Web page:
Jesper Svenbro, born 1944 in Sweden. Studies in Classics at the University of Lund and, with Eric Havelock, at Yale. First volume of poetry published in 1966. PhD in Greek from Lund in 1976 with a thesis on the origins of Greek poetics. From 1977, research fellow at the CNRS in Paris (working with Jean-Pierre Vernant, Marcel Detienne and Pierre Vidal-Naquet).
His book Phrasikleia. An Anthropology of Reading in Ancient Greece was originally published in 1988. A selection of his poetry appeared in 2003 under the title Three-Toed Gull. Member of the Swedish Academy since 2006.
The Swedish Academy: Chair No. 8 – Jesper Svenbro
Once in a while our table conversation might
concern the perception of the sea in Charles Trénet’s “La Mer”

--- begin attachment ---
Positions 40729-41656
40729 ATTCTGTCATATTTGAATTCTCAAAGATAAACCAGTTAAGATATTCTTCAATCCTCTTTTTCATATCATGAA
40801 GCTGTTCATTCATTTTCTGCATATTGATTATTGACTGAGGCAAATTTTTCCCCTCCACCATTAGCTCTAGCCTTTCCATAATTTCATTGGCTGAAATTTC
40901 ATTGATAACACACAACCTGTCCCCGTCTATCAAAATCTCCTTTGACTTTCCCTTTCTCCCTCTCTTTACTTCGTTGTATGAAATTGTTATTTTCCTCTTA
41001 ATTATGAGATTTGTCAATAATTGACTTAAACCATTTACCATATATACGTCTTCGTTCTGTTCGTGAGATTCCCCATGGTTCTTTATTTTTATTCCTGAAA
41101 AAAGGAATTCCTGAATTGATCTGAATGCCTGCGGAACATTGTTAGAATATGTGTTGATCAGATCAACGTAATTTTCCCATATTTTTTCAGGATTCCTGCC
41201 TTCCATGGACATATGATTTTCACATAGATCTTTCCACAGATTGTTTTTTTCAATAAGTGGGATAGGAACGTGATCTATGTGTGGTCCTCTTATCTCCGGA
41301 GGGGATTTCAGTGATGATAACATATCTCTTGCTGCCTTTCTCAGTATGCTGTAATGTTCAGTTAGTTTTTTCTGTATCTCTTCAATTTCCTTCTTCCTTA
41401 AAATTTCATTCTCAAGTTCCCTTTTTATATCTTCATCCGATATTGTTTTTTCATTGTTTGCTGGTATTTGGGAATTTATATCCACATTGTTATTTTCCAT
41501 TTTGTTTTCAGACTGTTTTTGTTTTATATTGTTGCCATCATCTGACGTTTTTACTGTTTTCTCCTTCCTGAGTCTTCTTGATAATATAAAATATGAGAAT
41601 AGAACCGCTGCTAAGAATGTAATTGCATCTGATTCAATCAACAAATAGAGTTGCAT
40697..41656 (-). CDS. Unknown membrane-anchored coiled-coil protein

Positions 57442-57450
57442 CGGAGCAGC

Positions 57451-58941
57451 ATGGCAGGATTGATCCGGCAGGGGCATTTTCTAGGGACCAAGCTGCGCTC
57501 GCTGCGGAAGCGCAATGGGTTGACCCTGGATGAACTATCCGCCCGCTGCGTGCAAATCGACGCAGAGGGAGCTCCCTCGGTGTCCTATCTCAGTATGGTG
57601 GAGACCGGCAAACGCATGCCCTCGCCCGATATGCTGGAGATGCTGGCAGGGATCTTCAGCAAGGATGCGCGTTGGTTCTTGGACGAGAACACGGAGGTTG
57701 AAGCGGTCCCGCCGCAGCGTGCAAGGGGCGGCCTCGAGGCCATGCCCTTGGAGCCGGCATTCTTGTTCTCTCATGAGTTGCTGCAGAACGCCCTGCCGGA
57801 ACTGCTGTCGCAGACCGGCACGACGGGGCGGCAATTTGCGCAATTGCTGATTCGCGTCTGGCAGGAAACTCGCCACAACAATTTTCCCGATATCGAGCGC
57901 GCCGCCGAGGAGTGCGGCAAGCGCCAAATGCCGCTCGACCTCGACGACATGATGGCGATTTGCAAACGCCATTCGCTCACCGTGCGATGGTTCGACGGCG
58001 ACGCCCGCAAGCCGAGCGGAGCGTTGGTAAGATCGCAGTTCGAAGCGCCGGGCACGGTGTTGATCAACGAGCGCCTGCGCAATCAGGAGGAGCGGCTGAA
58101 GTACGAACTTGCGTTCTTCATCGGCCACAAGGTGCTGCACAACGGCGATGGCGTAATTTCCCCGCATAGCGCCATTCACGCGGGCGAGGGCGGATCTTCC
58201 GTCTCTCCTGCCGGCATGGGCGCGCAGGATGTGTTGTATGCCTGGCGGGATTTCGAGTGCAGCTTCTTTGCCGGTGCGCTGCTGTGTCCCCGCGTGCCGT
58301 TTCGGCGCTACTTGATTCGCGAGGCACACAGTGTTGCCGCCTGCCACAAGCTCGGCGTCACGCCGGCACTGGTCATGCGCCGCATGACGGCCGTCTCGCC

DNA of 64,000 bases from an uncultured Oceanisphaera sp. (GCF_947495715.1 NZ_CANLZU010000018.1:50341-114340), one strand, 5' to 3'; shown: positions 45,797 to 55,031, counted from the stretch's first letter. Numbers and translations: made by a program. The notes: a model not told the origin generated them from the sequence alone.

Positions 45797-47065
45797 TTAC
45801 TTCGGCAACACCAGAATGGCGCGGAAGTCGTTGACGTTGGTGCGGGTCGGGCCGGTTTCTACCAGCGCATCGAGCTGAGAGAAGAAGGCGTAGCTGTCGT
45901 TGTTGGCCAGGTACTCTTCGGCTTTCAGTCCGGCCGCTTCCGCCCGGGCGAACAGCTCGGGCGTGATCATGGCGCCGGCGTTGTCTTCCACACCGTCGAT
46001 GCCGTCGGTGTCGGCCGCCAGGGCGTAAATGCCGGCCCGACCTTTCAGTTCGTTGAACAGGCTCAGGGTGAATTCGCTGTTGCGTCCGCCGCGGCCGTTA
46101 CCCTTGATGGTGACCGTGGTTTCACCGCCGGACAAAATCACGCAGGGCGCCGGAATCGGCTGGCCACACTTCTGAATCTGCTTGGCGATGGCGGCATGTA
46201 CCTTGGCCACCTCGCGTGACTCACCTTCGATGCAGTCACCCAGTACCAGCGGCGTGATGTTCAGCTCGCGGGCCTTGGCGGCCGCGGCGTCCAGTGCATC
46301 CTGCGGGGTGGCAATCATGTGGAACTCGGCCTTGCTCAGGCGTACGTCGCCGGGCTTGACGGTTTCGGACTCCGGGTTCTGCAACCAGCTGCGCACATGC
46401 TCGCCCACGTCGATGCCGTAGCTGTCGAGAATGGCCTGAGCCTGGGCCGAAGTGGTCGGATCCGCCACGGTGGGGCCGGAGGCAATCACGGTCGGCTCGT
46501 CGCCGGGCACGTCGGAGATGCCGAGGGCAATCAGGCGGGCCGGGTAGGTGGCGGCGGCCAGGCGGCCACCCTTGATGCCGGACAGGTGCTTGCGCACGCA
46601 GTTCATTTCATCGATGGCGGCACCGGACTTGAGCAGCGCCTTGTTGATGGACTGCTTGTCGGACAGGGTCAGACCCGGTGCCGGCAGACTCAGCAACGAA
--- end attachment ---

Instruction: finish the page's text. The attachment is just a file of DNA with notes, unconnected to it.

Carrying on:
which was recorded in the mid-forties.
I myself had grown up by an entirely different sea
but seemed to share
a sea which was not mine but yours:
I suggested that our perception
was determined by “a certain way of filming the sea”
which we associate with the forties –
black-and-white, of course, but above all
with slow, almost dawdling reflections of the sun,
single, slowly twinkling silver flashes
in the sea shot looking south,
in the sea at noon.
Black shadows in the foreground –
they make the soundless play of the sun
seem even more dazzling out at sea.
It is as if these dawdling reflections had given me access
to a world which was not mine –
for a moment I really believe
that communication is possible,
that the images have an inner life to convey,
see you on the Mediterranean beach:
the periphery is blurred but in the middle of the picture
the definition is so strong
that I see the glitter in the little girl’s eyes
where she stands in the glittering waves,
where she is overcome by the sea today,
by merely existing near a summer sea,
where without a doubt she hears voices shouting
though she cannot make out what they are saying in the surge
– while the clouds imperceptibly have come to a halt
in the depth of the clearest of bays.
© Translation by John Matthias & Lars-Håkan Svensson
Published with the permission of Jesper Svenbro